I work in a large hospital where >95% of PICC lines are placed at the bedside and not in the IR dept.
Occassionally we cannot advance the catheter to the SVC region and the PICC is left in a suboptimal location with the tip in the innominate or subclavian veins. (Midline use at my hospital is very rare).
If we are unable to send the patient to the IR dept for catheter repositioning, we then obtain an order from the MD that Oks the use of the PICC line for peripherally concentrated IV medications and lab draws only.
Recently we had a patient that was to receive an Amiodarone drip through a left-sided PICC where the tip was at the junction of the left subclavian and innominate veins.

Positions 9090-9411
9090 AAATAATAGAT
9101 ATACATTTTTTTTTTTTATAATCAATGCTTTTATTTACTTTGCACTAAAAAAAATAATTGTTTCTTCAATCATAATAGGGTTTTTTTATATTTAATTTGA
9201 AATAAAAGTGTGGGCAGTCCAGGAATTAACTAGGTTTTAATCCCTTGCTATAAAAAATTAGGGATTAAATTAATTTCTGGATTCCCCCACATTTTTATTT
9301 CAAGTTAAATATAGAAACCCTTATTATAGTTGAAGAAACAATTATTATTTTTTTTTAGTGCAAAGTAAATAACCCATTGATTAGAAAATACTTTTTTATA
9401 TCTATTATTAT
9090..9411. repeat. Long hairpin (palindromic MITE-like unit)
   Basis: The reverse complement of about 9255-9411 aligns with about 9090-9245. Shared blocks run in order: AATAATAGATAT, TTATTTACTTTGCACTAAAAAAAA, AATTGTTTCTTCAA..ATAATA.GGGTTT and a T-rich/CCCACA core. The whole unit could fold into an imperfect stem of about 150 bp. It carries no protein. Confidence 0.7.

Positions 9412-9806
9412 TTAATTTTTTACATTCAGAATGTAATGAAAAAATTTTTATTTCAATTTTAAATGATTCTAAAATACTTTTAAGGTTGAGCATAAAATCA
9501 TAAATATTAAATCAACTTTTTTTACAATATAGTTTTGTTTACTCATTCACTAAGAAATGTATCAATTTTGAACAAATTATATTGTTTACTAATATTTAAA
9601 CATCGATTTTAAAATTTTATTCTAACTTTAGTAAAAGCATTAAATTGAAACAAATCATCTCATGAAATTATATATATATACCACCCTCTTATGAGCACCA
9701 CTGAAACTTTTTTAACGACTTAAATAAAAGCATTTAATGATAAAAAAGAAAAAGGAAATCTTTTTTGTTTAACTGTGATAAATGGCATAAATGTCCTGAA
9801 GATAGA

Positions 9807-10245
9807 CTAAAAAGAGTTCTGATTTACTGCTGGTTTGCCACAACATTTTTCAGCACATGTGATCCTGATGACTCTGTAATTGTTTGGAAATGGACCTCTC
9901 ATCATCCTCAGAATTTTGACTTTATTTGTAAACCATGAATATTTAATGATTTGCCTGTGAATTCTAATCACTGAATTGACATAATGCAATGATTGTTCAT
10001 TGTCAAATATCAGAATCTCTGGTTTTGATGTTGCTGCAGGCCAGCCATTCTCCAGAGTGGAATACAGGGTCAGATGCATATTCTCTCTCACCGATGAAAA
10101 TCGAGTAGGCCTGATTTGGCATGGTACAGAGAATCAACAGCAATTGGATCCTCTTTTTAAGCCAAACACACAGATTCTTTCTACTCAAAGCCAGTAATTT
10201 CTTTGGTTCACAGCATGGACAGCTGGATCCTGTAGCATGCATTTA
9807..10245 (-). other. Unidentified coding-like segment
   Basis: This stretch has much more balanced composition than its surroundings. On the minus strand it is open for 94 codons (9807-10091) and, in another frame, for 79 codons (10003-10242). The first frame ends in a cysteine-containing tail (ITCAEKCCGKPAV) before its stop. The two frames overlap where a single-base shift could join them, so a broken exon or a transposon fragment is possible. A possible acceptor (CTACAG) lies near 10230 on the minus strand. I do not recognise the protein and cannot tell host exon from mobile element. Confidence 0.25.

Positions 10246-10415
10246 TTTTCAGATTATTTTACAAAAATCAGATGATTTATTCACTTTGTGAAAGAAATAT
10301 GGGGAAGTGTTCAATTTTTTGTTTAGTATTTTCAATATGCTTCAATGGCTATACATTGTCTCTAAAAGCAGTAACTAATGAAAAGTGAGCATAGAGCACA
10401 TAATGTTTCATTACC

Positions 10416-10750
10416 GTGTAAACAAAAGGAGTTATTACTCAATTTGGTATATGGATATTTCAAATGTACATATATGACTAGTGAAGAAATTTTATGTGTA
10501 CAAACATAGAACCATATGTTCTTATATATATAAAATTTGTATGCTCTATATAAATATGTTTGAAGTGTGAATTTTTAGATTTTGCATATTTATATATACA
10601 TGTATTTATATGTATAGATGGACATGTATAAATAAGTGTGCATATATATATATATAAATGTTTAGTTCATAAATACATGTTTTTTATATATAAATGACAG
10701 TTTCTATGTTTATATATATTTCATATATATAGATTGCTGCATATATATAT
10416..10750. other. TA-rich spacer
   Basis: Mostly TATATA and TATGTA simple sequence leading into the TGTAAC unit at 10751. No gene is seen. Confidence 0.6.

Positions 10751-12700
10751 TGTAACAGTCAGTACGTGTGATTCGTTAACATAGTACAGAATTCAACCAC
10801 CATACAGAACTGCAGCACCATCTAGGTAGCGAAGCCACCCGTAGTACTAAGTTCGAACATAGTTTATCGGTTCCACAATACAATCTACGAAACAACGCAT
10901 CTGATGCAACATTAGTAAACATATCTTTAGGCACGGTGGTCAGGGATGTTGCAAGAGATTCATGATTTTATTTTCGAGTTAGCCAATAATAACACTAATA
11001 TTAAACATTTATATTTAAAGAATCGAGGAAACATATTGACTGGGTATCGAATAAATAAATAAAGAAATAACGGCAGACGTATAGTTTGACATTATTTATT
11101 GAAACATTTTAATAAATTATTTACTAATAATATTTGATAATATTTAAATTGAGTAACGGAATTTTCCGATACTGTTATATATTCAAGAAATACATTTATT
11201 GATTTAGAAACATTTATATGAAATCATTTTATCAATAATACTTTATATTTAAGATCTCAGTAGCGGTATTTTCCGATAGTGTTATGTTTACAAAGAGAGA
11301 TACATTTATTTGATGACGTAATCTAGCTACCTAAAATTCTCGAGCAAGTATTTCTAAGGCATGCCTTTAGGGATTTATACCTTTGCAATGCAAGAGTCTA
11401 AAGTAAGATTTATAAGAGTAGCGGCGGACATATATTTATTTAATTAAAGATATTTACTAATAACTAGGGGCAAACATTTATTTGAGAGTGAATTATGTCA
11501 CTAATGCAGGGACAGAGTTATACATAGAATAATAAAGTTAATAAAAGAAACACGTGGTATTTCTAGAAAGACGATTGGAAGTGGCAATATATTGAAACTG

To complicate matters the patient had a documented history of a left subclavian occlusion, and old pacemaker wires not retrieved from a failed left-sided pacer placement.
I felt since the PICC tip was not in the SVC, the Amiodarone should be administered through the peripheral IV site that was present to the RAC vein. That way the site could be closely monitored for complications such as phlebitis and infiltration.
Two more experiened IV nurses I work with disagreed, and felt the left innominate vein was an appropriate location for a peripheral dose of IV Amiodarone, even though us super IV/PICC nurses lack the needed X-ray vision to monitor the infusion site for complications.
Fortunately this patient was on IV Amiodarone for less than 24 hours. But I still feel a bit bullied, and think my rationale is not wrong.